In the Diocese of East Carolina, Episcopal Relief & Development is supporting relief efforts in two communities that suffered significant damage: Windsor, in rural Bertie County, near the coast, and Newton Grove, about 35 miles northeast of Fayetteville.

In Windsor and the surrounding rural communities, tornadoes destroyed at least 67 homes and damaged 30 others. Many people were injured, and 14 local residents were killed by the storm. Located in an impoverished and rural area of the state, Windsor is home to many who are in need of assistance.

With support from Episcopal Relief & Development, St. Thomas’ Episcopal Church in Windsor is responding to needs for basic household items, temporary shelter and pastoral care. For people whose homes were damaged or destroyed, St. Thomas is providing vouchers for the church’s thrift store and other local vendors so families can purchase clothing, school supplies and other needed items. Motel vouchers and funds for small, emergency home repairs to prevent further damage were also distributed. Connections to other congregations and social service organizations in the area helped to maximize the reach of their response effort. In addition, the church is providing pastoral care and financial assistance for funeral expenses to families who are grieving.

“After this sort of traumatic event, people deeply need spiritual support,” said Mears. “Local churches, like St. Thomas’, can provide a safe space to talk through the grief and loss that people are feeling, and the churches can also work with families to meet their immediate physical needs. Pastoral care and immediate relief ideally go hand-in-hand.”

Over a hundred miles away from Windsor, the same storm system impacted families in the town of Newton Grove. There, the local Episcopal church, La Iglesia de la Sagrada Familia, is responding to needs through its Episcopal Farmworker Ministries (EFM) program. The church is very well connected to its community through its congregation and through the network of social service agencies involved in supporting the farmworker ministry. Sagrada Familia, with help from Episcopal Relief & Development, is providing vouchers to purchase clothing, food and household supplies to people in need, as well as temporary housing assistance and support for grieving families.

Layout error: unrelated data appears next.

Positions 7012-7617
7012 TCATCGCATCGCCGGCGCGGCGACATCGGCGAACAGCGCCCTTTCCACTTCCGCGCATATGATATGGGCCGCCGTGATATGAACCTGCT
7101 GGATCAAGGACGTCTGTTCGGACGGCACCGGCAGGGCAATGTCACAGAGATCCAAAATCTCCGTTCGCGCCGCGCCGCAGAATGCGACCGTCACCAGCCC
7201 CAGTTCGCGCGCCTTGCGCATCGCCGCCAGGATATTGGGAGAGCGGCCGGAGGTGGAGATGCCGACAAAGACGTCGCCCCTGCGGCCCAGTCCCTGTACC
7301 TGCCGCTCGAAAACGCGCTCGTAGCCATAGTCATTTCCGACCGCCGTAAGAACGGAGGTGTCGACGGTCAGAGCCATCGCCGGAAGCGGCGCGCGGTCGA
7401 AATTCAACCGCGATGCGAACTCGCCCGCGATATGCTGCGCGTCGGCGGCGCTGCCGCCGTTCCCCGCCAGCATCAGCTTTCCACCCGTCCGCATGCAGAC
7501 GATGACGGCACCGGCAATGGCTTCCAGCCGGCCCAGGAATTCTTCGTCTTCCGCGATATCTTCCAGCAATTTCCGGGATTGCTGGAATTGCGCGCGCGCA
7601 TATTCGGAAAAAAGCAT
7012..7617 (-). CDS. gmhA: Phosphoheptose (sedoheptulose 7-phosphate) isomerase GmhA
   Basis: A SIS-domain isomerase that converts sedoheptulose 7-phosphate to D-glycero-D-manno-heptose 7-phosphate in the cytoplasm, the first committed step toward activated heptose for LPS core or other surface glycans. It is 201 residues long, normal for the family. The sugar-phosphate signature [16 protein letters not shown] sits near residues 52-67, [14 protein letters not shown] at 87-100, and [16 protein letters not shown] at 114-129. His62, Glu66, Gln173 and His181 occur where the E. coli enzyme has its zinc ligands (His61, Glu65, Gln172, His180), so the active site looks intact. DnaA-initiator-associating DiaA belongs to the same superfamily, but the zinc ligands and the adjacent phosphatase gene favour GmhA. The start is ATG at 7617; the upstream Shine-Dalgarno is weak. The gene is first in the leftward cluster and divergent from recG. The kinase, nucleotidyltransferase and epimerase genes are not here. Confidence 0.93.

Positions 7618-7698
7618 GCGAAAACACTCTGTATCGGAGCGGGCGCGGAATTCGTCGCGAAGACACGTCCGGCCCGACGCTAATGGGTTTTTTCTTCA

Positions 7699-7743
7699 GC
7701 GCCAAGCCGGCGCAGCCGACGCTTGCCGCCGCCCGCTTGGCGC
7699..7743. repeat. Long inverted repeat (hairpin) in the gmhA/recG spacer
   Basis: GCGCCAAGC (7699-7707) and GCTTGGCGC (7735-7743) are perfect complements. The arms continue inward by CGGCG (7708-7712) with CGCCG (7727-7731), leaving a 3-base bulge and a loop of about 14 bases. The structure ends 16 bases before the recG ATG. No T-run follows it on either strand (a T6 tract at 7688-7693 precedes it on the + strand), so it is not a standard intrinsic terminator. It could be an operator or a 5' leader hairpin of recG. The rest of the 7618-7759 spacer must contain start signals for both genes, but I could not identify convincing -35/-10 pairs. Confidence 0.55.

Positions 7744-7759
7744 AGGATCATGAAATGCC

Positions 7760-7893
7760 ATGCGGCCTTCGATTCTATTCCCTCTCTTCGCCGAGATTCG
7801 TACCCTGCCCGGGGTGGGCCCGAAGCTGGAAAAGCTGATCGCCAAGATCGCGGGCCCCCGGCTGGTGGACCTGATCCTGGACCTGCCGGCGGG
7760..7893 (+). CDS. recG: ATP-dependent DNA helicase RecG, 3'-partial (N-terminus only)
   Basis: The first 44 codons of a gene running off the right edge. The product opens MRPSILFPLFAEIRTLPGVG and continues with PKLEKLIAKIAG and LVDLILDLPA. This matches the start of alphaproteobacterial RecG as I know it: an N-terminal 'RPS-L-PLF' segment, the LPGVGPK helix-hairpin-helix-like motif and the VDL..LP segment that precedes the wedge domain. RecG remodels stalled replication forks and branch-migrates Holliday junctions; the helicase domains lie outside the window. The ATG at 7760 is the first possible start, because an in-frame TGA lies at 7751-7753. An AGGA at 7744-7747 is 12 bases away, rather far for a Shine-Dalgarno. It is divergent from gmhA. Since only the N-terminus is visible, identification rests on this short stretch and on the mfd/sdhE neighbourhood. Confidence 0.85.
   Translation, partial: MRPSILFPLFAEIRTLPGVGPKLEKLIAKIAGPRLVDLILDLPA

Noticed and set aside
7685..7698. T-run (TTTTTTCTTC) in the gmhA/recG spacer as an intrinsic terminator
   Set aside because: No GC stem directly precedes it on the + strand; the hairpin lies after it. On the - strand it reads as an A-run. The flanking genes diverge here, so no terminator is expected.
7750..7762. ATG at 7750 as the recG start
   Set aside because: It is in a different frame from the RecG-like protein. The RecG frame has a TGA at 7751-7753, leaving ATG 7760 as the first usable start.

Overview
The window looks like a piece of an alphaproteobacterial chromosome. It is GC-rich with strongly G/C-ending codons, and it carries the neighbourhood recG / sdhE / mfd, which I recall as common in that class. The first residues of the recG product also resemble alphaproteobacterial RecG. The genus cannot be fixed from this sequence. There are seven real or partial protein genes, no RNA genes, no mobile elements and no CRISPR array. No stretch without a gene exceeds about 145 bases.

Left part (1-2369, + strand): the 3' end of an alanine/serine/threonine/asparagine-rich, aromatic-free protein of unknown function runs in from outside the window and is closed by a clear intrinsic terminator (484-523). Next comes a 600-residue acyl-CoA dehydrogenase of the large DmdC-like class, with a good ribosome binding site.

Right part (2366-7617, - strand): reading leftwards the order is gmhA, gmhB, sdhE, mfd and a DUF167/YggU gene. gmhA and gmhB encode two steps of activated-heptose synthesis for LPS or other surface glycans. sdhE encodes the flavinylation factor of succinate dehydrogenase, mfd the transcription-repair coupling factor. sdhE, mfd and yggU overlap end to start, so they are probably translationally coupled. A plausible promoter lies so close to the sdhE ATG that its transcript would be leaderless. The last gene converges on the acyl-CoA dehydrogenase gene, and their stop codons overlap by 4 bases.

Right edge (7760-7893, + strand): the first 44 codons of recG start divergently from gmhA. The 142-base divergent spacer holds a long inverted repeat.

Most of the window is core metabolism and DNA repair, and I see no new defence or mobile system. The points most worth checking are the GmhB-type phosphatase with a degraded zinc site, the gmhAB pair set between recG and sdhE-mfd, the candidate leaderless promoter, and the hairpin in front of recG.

For more information go to Episcopal Relief and Development

Facebooktwitterpinterestlinkedinmail

Café Comments?

Our comment policy requires that you use your real first and last names and provide an email address (your email will not be published). Comments that use non-PG rated language, include personal attacks, that are not provable as fact or that we deem in any way to be counter to our mission of fostering respectful dialogue will not be posted.

Facebooktwitterrss
Support the Café
Past Posts
2020_012
2020_013_B
2020_013_A
2020_011

The Episcopal Café seeks to be an independent voice, reporting and reflecting on the Episcopal Church and the Anglican tradition.  The Café is not a platform of advocacy, but it does aim to tell the story of the church from the perspective of Progressive Christianity.  Our collective sympathy, as the Café, lies with the project of widening the circle of inclusion within the church and empowering all the baptized for the role to which they have been called as followers of Christ.

The opinions expressed at the Café are those of individual contributors, and, unless otherwise noted, should not be interpreted as official statements of a parish, diocese or other organization. The art and articles that appear here remain the property of their creators.

All Content  © 2017 Episcopal Café